But as the Federal Financial Supervisory Authority, we also keep an eye on consumer protection. That is why last November, we warned against Initial Coin Offerings (ICOs) and pointed out the high price volatility of crypto tokens. But we will neither be able to protect every single investor from possible price losses, nor should that be the purpose of government supervision.
Furthermore, crypto tokens are a very international issue and as such should preferably be regulated on an international level. There already have been a few initiatives in this regard. I am thinking for example of the FinTech action plan recently published by the European Commission, which focuses on questions of regulation that concern blockchain technology, among other topics. This shows the efforts being made to create consistent legal norms across Europe and to ensure advantageous competitive conditions for the deployment of this key technology. Moreover, in February, the finance ministers and the heads of the central banks of Germany and France presented their own proposals to the Argentinean presidency of the G20.
Germany is one of the first countries to develop specific supervisory requirements for the risk management of IT and cyber risks. Why do we need such requirements?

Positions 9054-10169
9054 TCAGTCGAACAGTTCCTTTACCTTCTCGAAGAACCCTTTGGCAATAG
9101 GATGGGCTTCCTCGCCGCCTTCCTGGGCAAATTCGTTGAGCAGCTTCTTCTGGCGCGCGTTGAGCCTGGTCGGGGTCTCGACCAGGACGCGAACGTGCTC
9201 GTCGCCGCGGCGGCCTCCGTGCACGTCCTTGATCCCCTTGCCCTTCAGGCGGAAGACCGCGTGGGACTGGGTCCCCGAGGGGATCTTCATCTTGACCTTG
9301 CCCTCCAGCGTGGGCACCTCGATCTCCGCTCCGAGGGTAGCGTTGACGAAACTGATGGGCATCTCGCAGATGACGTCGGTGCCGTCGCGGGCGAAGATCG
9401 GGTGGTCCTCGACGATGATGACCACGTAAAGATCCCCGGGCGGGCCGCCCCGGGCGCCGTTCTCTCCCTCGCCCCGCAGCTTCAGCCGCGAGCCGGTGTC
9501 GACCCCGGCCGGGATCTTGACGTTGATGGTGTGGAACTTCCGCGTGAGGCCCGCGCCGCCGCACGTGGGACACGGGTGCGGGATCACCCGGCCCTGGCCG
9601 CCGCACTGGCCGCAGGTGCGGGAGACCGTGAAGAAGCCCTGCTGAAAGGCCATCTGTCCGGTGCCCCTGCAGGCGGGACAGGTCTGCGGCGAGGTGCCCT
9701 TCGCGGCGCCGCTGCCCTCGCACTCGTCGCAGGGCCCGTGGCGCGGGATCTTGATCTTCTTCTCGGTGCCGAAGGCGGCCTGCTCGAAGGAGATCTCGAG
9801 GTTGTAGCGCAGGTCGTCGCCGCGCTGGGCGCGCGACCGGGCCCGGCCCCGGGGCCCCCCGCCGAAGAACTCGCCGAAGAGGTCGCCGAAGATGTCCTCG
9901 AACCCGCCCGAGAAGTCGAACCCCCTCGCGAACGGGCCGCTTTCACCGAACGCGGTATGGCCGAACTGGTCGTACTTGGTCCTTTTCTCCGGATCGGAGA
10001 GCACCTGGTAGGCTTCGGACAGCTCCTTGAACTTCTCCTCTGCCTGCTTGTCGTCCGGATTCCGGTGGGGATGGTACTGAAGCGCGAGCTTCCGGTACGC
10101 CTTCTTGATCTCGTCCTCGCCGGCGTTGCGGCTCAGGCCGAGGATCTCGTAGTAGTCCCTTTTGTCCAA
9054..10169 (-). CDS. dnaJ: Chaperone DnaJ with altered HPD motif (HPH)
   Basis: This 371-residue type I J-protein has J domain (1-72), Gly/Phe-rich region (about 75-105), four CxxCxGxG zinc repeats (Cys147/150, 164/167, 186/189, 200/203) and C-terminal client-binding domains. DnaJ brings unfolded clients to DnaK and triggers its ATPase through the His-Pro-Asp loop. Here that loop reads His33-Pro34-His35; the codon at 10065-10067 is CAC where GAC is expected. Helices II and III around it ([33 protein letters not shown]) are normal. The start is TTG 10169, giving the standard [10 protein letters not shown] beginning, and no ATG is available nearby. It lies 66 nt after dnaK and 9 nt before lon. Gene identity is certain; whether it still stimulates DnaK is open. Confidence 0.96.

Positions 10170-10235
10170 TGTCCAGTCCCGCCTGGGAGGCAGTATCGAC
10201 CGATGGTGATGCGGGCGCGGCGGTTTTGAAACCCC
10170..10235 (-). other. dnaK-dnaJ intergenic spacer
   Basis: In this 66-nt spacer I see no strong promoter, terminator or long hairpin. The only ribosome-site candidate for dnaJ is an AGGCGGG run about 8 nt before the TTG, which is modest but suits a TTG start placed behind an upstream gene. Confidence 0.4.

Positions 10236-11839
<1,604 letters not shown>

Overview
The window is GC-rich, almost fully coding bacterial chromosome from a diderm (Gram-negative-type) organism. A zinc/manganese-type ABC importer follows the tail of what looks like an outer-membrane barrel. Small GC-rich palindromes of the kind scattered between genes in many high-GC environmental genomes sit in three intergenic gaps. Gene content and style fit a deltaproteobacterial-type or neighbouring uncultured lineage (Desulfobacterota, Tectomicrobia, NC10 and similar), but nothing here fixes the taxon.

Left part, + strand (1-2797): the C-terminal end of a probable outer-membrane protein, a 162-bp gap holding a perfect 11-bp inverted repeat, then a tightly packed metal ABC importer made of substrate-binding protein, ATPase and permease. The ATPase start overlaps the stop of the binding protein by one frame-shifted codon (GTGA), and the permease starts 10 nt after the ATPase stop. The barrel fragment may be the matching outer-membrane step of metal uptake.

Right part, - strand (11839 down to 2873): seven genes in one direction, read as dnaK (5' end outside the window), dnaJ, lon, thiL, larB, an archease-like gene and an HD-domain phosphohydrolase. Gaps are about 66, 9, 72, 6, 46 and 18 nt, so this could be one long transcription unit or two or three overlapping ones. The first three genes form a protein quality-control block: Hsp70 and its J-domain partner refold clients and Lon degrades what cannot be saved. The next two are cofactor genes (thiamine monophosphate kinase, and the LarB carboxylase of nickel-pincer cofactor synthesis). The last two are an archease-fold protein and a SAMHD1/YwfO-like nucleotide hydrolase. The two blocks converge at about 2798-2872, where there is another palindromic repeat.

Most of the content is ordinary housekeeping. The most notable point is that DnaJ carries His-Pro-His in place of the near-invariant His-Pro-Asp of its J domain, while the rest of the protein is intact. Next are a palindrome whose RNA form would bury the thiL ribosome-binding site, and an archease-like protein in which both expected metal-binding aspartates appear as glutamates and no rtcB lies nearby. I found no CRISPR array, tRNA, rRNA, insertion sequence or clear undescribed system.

Cyber risks not only endanger the confidentiality, integrity and availability of data and IT systems, they can also threaten the reputation of entire corporations and even financial stability itself. The aggressors often work in professionally structured, criminal networks – they could not care less about national borders. What makes the problem even worse: Many financial institutions have outsourced certain services in the last few years. They have only limited control over their IT security. But we cannot tackle such a complex challenge unilaterally; it is essential that we make progress on a global level as well.
Have there been any attacks on banks already?
Not just one, but several. One example that made headlines throughout the world was the cyber attack on the central bank of Bangladesh two years ago, which caused more than US$80 million in damages in the end. The only reason it did not result in multi-billion losses was that the attacker overlooked a careless mistake in the bank transfer. German banks have not been affected by such extensive attacks.
In conclusion, let us turn once more to the positive aspects of digitalization. Do you think new technology, such as artificial neural networks or RegTech, can help with the regulation as well?
What is colloquially known as “RegTech” and helps the companies effectively meet their regulatory obligations, obviously also has potential to be useful in our supervisory tasks. This certainly is true for data processing, for example. The way data are analyzed can open up new possibilities with the aid of innovative technological procedures – including big data processing. And I am sure that the analytical part of supervisory practice will be a lot larger in the foreseeable future than it is right now. In the end, however, human intelligence and the assessing judgment of experienced auditors will remain conclusive in future as well. But innovative financial technologies can relieve them of valuable preliminary work in the decision-making process.
For the original interview in German click here: Bankenregulierung – zwischen Innovation und Sicherheit